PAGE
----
While most continue to struggle with data quality issues and cumbersome manual processes, best-in-class companies are making improvements with commercial automation tools.
The data vault has strong adherents among best-in-class companies, even though its usage lags the alternative approaches of third-normal-form and star schema. Compared with laggards, a higher portion of best-in-class companies adopt the data vault, embrace its standards, and intend to expand their use of it. They plan to expand their use of this modeling technique and methodology.
Eckerson Group wrote this report in collaboration with BARC by studying the results of a global survey of 238 data & analytics practitioners and leaders. BARC conducted the survey in December 2022 and January 2023, drawing respondents from companies of various sizes and across various industries. Lessons about data modeling, modernization, and automation include the following:
- Focus on fundamentals
Companies place the highest priority on data quality, ease of use, analytics performance, and data governance.
- Automate with commercial tools
Implement commercial automation tools rather than homegrown scripts because they help improve data quality and standardize and reuse tasks.
- Get smarter about the data vault
Study how best-in-class adopters selected the data vault, trained their teams on the 2.0 solution, and plan to expand its footprint.
Analytics environments include the data warehouse (79%), data lake (42%), and independent data marts (41%). The lakehouse, data fabric, and data mesh have 8-12% usage each. Most respondents (58%) also still analyze some operational data directly. Most companies (82%), especially larger companies, have multiple architectural types.
Companies plan to “improve data quality” (58%), “automate manual steps” (55%), and “update business logic” (44%). They also intend to “improve performance and availability,” “migrate to the cloud,” and “extend architecture” (41% each).
Respondents say they automate most or all processes for “data integration” (69%), “platform monitoring” (58%), and “data quality monitoring” (38%).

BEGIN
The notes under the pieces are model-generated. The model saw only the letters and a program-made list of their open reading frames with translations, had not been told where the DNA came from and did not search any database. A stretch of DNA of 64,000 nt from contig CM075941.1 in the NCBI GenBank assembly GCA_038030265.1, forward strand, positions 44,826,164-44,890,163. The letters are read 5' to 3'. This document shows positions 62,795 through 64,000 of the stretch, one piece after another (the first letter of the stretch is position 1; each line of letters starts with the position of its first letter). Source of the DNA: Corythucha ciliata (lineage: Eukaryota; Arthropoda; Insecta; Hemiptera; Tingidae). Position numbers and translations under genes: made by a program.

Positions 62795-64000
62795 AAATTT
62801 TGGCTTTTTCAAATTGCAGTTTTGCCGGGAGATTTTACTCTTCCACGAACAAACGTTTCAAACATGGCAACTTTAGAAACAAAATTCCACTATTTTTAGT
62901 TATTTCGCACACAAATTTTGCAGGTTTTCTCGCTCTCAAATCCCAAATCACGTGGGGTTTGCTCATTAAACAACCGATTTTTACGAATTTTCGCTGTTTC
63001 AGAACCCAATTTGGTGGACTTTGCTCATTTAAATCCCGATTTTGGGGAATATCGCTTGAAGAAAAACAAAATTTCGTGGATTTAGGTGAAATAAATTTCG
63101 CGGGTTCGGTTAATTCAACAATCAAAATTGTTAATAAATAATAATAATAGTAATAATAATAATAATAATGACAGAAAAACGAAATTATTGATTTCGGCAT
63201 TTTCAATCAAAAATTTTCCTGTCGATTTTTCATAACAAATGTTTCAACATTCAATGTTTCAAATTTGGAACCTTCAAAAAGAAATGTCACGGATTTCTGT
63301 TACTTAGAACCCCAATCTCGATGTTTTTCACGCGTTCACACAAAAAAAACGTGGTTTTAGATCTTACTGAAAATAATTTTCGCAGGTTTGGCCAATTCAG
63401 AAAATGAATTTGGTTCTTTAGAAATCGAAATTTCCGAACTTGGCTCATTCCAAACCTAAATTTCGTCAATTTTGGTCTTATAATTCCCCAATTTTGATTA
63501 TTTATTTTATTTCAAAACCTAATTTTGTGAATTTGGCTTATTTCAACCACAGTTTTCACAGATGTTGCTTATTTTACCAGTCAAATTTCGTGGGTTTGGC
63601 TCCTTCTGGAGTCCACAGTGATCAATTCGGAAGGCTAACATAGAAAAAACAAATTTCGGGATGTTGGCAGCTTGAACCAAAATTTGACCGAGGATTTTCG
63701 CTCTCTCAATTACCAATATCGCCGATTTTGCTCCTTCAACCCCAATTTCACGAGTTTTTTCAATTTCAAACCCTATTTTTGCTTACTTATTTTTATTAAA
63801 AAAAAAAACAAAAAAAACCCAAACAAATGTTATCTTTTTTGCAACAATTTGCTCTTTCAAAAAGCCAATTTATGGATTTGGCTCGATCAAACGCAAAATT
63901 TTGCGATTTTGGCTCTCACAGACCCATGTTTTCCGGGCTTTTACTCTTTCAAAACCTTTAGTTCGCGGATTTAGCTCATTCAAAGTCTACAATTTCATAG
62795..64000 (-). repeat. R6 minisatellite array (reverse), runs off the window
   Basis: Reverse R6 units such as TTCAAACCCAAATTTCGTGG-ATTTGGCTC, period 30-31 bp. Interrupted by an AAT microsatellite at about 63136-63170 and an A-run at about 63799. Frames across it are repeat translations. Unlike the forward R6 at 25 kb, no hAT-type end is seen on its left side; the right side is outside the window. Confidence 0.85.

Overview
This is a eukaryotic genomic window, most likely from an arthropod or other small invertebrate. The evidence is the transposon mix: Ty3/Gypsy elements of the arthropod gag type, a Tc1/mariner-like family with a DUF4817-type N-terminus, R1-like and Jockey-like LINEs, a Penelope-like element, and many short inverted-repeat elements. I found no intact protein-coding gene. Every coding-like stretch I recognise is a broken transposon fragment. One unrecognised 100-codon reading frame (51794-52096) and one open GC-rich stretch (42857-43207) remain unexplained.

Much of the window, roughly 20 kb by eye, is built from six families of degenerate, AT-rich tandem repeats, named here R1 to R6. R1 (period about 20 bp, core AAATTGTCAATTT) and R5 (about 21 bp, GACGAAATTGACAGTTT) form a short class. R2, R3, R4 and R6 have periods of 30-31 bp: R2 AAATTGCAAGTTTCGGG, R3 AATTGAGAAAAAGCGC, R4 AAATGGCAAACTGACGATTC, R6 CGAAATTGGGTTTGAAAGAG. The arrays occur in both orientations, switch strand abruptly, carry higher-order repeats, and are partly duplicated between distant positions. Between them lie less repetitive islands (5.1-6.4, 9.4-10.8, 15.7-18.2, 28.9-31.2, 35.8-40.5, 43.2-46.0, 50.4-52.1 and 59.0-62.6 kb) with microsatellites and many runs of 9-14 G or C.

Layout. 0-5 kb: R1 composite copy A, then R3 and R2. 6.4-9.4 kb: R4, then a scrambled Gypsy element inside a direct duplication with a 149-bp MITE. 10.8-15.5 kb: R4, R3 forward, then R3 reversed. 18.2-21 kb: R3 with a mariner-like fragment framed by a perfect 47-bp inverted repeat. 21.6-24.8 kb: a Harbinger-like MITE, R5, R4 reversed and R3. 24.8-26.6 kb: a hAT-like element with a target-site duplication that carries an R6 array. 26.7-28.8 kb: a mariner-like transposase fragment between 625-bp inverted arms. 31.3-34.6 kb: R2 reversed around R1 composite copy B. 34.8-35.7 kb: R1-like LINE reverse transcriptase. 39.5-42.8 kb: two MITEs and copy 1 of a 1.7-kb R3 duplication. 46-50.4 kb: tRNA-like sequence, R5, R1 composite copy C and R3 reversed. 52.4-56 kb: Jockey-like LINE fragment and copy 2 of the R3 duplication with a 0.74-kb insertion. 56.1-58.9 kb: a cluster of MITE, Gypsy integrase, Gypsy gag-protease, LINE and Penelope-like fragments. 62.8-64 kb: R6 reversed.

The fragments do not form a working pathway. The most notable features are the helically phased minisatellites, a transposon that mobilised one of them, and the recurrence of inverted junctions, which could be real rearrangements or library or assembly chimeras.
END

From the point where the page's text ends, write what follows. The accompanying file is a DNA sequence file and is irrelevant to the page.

Data vault takeaways
About one third (31%) of adopters say their “overall implementation” “fully” aligns with solution standards (for architecture, methodology, and modeling), and 60% say it “partially” aligns. A lack of training contributes to this gap: only 65% of data vault adopters say they have been trained on the data vault 2.0 solution.
- Business drivers
Respondents cite “accelerated data delivery” (45%), “team skills/preference” (41%), and “advice of consultant” (40%) as their primary business reasons for adopting the data vault.
- Technical drivers
Respondents cite “extensibility” (53%), “scalability (data volume and velocity)” (40%), “flexible architecture” (35%), “simpler data management” (33%), “unified data model” (32%), and “data quality” (27%) as their primary technical reasons for adopting the data vault.
Half of data vault adopters (48%) cite “skills and training requirements” as a primary drawback, followed by “implementation complexity” (35%) and “query performance” (32%). Other responses include “design complexity” (29%) and “multiple versions of data” (29%).
Best-in-class companies vs. laggards
- Automation tools
Nearly two thirds of best-in-class companies (62%) say their automation is “fully” or “mostly” based on commercial tools rather than homegrown scripts. This compares with 24% usage for laggards.
- Future plans
A higher portion of laggards plan to improve in the areas of automation, data quality, performance, and availability when compared with best-in-class companies. They view data quality as one of their “biggest challenges”.
- Data vault
Best-in-class companies adopt the data vault and take data vault 2.0 solution training in much higher numbers than the laggards. More of them (91%) also plan to increase the role of the data vault in their environments when compared with laggards (60%).
Infographic of the key findings